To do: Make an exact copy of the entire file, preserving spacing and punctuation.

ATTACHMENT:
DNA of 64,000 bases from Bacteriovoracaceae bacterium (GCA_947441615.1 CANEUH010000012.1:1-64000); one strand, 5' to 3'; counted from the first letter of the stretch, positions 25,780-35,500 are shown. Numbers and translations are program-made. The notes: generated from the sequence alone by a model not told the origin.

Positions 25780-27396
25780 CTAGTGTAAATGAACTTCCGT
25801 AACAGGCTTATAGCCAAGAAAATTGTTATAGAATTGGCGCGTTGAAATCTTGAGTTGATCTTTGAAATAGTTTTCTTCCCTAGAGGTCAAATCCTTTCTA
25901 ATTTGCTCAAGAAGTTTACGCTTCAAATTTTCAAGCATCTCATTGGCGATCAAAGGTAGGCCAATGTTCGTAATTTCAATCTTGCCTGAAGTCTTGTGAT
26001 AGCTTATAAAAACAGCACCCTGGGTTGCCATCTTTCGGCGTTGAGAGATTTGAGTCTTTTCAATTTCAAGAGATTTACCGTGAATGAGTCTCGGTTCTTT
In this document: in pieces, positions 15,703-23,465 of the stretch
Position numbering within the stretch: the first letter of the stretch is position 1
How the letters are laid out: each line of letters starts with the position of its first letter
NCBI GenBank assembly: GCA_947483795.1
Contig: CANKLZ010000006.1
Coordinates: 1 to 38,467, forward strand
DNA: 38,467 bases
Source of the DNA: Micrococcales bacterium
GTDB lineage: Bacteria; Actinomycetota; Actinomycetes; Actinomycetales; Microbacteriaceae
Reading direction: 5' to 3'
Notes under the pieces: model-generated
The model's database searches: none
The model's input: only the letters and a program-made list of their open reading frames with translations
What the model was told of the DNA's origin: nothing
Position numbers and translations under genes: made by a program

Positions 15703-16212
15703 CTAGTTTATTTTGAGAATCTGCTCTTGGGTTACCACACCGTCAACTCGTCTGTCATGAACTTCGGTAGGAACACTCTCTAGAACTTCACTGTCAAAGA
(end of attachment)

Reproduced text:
DNA of 64,000 bases from Bacteriovoracaceae bacterium (GCA_947441615.1 CANEUH010000012.1:1-64000); one strand, 5' to 3'; counted from the first letter of the stretch, positions 25,780-35,500 are shown. Numbers and translations are program-made. The notes: generated from the sequence alone by a model not told the origin.

Positions 25780-27396
25780 CTAGTGTAAATGAACTTCCGT
25801 AACAGGCTTATAGCCAAGAAAATTGTTATAGAATTGGCGCGTTGAAATCTTGAGTTGATCTTTGAAATAGTTTTCTTCCCTAGAGGTCAAATCCTTTCTA
25901 ATTTGCTCAAGAAGTTTACGCTTCAAATTTTCAAGCATCTCATTGGCGATCAAAGGTAGGCCAATGTTCGTAATTTCAATCTTGCCTGAAGTCTTGTGAT
26001 AGCTTATAAAAACAGCACCCTGGGTTGCCATCTTTCGGCGTTGAGAGATTTGAGTCTTTTCAATTTCAAGAGATTTACCGTGAATGAGTCTCGGTTCTTT
In this document: in pieces, positions 15,703-23,465 of the stretch
Position numbering within the stretch: the first letter of the stretch is position 1
How the letters are laid out: each line of letters starts with the position of its first letter
NCBI GenBank assembly: GCA_947483795.1
Contig: CANKLZ010000006.1
Coordinates: 1 to 38,467, forward strand
DNA: 38,467 bases
Source of the DNA: Micrococcales bacterium
GTDB lineage: Bacteria; Actinomycetota; Actinomycetes; Actinomycetales; Microbacteriaceae
Reading direction: 5' to 3'
Notes under the pieces: model-generated
The model's database searches: none
The model's input: only the letters and a program-made list of their open reading frames with translations
What the model was told of the DNA's origin: nothing
Position numbers and translations under genes: made by a program

Positions 15703-16212
15703 CTAGTTTATTTTGAGAATCTGCTCTTGGGTTACCACACCGTCAACTCGTCTGTCATGAACTTCGGTAGGAACACTCTCTAGAACTTCACTGTCAAAGA